I have two sons, both of whom showed interest in riding street bikes as teenagers. If you or your kids ride them, I have no quarrel with you, but my admonition to them always went something like this:
“You’re welcome to bring street bikes home, but fair warning, I will drive over them with my truck.”
You might find that policy great or you might find it repugnant, but I can assure you that you don’t find it as onerous as my guys did. This is perhaps because I myself own two street bikes, one of which does the quarter mile in 10 seconds. And I love them both. They’re fantastic. My dubious rationale is that if I get smoked, it’s really not a huge deal as I’ve lived a long life already, but for them (from a statistical point of view) taking that kind of risk at their age doesn’t make sense. Detractors may label this double-speaking casuistry, but I think of it as plain old hypocritical good sense 😊.
This is a good illustration of ‘the credibility gap’ and now that I’ve exposed my own hypocrisy, I’m going to give you a challenge and maybe expose some of yours:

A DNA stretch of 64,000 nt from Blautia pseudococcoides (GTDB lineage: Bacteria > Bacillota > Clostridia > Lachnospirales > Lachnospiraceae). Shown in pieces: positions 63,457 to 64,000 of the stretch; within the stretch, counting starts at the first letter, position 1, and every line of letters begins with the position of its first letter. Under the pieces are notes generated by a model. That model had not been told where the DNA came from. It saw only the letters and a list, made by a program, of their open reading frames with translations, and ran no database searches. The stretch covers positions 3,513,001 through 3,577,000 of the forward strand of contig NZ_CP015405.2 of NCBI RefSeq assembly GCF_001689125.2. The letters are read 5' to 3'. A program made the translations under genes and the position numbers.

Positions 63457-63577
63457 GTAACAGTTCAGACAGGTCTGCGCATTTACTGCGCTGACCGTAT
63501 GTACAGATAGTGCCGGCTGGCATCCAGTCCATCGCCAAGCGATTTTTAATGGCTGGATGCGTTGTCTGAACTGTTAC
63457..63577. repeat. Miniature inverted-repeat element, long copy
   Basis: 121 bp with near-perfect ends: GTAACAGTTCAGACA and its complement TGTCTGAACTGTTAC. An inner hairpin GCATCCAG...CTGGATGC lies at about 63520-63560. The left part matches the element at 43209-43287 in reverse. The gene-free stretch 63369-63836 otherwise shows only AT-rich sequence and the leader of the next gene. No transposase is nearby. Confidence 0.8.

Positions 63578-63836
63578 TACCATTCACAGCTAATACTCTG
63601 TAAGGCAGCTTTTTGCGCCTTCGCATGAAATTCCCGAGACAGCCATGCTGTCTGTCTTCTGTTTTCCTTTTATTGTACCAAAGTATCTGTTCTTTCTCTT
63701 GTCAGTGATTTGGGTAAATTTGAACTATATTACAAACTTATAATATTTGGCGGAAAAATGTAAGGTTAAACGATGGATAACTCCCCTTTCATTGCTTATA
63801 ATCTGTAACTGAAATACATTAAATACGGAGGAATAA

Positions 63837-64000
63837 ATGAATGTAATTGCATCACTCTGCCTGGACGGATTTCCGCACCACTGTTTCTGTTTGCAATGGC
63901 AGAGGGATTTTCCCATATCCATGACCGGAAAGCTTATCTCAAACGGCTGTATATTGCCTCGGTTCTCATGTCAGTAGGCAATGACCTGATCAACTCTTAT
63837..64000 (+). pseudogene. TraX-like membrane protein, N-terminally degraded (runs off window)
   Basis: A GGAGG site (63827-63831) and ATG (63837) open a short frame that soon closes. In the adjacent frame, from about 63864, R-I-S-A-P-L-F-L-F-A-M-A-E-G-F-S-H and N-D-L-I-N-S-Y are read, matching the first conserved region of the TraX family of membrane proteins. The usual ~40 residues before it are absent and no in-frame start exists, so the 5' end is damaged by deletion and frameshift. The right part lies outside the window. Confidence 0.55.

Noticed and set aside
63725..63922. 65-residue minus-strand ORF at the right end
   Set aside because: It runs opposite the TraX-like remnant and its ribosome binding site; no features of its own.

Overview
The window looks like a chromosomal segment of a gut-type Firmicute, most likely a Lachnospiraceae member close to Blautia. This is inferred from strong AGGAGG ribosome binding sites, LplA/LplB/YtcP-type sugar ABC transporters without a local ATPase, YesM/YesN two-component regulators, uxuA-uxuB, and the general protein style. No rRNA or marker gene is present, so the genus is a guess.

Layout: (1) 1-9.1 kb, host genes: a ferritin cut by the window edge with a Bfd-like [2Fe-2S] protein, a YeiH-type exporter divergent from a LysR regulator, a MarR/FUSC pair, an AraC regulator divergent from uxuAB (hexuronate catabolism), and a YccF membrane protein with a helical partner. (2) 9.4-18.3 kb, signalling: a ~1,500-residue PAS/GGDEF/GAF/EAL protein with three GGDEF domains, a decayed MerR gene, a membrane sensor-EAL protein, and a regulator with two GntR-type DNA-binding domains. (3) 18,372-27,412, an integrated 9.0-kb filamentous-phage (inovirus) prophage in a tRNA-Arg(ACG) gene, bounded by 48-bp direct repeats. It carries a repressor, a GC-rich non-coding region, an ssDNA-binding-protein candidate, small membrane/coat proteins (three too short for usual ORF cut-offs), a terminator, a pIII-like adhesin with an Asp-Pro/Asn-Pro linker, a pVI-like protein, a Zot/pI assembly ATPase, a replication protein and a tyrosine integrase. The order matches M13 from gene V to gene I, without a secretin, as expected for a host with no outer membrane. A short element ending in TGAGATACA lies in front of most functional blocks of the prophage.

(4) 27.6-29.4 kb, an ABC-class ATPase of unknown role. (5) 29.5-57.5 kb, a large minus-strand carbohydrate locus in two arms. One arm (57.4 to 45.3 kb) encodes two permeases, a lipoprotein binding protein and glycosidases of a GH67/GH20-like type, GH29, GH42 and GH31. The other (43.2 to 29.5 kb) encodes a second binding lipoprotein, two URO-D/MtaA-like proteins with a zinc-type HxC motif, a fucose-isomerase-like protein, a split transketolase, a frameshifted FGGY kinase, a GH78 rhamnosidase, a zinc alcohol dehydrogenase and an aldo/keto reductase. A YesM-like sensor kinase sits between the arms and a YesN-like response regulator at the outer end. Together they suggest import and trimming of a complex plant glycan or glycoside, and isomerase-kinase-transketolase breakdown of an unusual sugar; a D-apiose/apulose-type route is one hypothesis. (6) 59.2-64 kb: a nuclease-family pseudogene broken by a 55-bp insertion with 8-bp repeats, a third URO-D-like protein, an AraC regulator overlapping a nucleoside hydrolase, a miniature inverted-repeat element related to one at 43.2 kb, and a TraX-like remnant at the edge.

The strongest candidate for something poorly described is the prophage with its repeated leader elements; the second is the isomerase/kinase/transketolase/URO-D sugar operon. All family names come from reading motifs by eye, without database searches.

Unless you’re modeling the behaviours you want to see in others, you’re not a leader.
So, try this: Think right now of the three behaviours you want your team members to display. They might look something like this:
- Take ownership of the job
- Work hard
- Life everyone’s spirits
Now, score yourself out of 10 on each of these values. How do you score?
No one exceeds the example set by their leader
If you score a seven, everyone around you will score between a four and a six. If you score a 10, you’ll be surrounded by eights and nines.
Setting a good example doesn’t guarantee that you’ll be an effective leader. But not setting a good example does guarantee that you absolutely will not win in a leadership role.
So, don’t be like me. Practice what you preach, and watch others follow your lead.
Getting ahead is about getting started!